Stop Pinning. Start Doing.

Pinterest is freaking awesome.

It’s great for inspiration, it’s great for busting creative block, it’s so freaking great.

Anything you can possibly imagine is probably on Pinterest in some form. I mean that. You can find literally anything which means you can spend hours pinning all these fantastic ideas.

But that’s problem. You can spend hours pinning stuff and not actually doing stuff.

Pinterest is an amazing resource to find inspiration for all kinds of DIY projects, delicious recipes, and so much more. But there comes a time where you need to stop pinning, and start doing. | Ilona Toth Creative

Just in case you’ve been living under a rock the past six years, let me explain what Pinterest is.

Pinterest is basically a virtual scrapbook where you create boards to save different “pins.” These pins can vary from recipes to artwork, home decor, DIY, and blogging.

It is awesome.

Pinterest is so awesome that it’s incredibly easy to scroll, click, save, and repeat. You get stuck in a pinning cycle and then the next thing you know, your entire day is wasted.

I say this because I’ve done it. When Pinterest first became popular I tried to resist joining because my friends talked about how much time they spent pinning and I didn’t want to waste my day. Of course, I ended up caving, (I’m a notorious bandwagon-jumper,) and the first day I joined I spent about three straight hours scrolling, clicking, saving, and repeating.

It is so easy to just scroll through all the pretty pictures and pin and pin and pin and fill up your boards with hundreds of recipes for delicious looking food, gorgeous home decor inspiration, and DIY project ideas.

Within a couple of weeks of joining Pinterest, I had so many boards and pins saved I could have had something to do every day for years to come.

But I hadn’t tried a single project idea.

So I looked at my life, I looked at my choices, and I quit Pinterest. I didn’t like what it did to me. I didn’t like living vicariously through my pins.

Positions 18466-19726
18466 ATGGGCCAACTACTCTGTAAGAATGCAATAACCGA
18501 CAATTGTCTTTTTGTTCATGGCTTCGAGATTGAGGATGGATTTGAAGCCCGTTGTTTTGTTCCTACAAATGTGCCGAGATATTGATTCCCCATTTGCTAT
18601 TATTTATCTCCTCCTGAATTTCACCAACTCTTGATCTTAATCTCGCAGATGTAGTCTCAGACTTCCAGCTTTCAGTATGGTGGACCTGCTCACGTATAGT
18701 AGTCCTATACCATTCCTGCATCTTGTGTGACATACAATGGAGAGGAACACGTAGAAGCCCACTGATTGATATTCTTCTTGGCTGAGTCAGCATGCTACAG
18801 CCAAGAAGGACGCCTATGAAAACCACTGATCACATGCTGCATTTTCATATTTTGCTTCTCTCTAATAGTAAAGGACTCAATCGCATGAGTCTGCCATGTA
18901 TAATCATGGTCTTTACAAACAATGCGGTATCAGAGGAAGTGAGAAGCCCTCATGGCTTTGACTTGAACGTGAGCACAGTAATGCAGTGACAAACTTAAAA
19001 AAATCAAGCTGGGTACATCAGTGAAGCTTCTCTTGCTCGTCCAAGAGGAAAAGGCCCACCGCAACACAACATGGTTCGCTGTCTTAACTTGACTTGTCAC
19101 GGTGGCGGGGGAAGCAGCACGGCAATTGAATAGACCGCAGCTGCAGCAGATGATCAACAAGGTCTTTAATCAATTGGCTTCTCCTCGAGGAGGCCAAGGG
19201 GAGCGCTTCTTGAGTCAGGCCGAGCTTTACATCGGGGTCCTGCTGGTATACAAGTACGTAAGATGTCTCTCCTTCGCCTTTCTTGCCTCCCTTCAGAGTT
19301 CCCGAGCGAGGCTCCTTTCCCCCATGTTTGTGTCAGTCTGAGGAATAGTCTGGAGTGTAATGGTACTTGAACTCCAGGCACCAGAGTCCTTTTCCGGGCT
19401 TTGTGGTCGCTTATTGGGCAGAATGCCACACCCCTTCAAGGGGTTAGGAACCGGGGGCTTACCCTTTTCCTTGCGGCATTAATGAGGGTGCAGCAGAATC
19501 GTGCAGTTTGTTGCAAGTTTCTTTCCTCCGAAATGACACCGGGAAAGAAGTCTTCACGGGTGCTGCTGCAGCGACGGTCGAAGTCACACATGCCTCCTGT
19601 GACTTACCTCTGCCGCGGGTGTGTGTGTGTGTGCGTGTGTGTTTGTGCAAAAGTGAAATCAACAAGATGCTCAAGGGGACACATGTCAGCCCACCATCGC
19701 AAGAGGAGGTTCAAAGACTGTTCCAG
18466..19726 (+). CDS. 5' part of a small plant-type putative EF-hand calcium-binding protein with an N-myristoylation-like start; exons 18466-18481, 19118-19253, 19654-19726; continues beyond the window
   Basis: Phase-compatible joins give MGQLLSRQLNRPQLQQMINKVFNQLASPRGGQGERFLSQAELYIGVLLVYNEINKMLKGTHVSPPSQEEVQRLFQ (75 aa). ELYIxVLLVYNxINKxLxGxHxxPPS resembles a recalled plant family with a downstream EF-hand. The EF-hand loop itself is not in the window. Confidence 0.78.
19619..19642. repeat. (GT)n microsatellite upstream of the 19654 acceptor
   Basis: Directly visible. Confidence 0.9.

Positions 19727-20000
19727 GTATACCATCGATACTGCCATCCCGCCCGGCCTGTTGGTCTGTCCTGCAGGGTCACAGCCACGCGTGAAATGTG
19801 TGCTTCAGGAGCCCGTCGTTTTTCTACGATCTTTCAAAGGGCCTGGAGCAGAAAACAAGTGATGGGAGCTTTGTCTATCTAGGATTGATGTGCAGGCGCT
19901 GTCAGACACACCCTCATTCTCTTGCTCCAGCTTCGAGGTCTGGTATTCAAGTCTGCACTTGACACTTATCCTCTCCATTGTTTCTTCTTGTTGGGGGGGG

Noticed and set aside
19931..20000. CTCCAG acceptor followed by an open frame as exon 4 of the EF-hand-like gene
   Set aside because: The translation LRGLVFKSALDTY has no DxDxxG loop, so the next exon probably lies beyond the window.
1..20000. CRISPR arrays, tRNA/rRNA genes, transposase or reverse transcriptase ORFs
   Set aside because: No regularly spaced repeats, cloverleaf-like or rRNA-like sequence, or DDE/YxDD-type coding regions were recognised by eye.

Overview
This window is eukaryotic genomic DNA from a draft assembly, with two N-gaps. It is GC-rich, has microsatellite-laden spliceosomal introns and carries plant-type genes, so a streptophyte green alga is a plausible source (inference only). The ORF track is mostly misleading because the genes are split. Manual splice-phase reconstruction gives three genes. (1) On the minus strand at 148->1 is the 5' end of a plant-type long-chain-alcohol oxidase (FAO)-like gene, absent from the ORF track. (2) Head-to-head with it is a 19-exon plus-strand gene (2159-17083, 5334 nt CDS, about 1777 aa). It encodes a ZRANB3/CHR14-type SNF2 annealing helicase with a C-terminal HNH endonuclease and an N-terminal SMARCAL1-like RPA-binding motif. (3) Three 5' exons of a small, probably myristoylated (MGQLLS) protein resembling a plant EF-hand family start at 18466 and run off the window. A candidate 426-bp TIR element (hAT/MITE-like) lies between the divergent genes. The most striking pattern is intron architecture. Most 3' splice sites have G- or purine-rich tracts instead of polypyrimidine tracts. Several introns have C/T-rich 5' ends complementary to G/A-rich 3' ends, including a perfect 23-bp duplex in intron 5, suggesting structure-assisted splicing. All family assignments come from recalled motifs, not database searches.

Now, that was several years ago, and I am back on Pinterest but I have a system. I don’t get on Pinterest every day and when I do, it’s for less than 20 minutes at a time. I’m dedicating more of my time to actually doing things and less of my time pinning things.

Part of the reason why it’s so easy to pin non-stop instead of actually doing the projects you pin is what I like to call The Pinterest Phenomenon (which is totally a scientific term that I did not just make up).

The Pinterest Phenomenon is where a person is stuck in a perpetual loop of pinning and not doing for fear of being unable to live up to the perfect standard of Pinterest and becoming a Pinterest Fail. (Like I said, totally scientific and not at all made up. 😜)

If you haven’t noticed, most of the photos used for pins are picture perfect. Almost like they came straight out of a magazine.

While it sure is nice to look at, it places this unnecessary pressure to be perfect when you’re attempting a Pinterest project.

Just take a look at some my Baking and Dessert Inspiration board.

Pinterest is full of perfect images that are almost impossible to live up to. So just stop pinning and start doing! Who cares if your cupcakes aren't perfect? | Ilona Toth Creative

The photos used for pins look like they are straight out of a magazine. They are perfect so why would I attempt to make something that will just end up a Pinterest Fail?

(If you’re not familiar with Pinterest Fails please click here and experience the hilarity.)

But what’s so bad about becoming a Pinterest Fail?

What does it matter if your project doesn't come out perfectly the first time you attempt it? Who cares if you attempt some super fancy, probably super-complicated-even-though-it-claims-to-be-super-easy cupcake recipe? What does it matter if your cookie bowls baked weirdly and turned into one giant misshapen cookie mess?

You know what your Pinterest Fail tells me?

It tells me you tried. You stopped pinning and you started doing. You can always try again, and each time you’ll get a little bit better. Do you think that all those perfect photos you see on Pinterest are the result of a first attempt? Heck naw. Everyone starts out a beginner. Becoming Pinterest Perfect takes practice just like any other skill.

So stop pinning, start doing, and sooner or later you’ll be able to take your very own Pinterest Perfect images that everyone envies.

Do you have any Pinterest Fails of your own? I’d love to see them! Email me a photo and I might feature you on my blog or social media!


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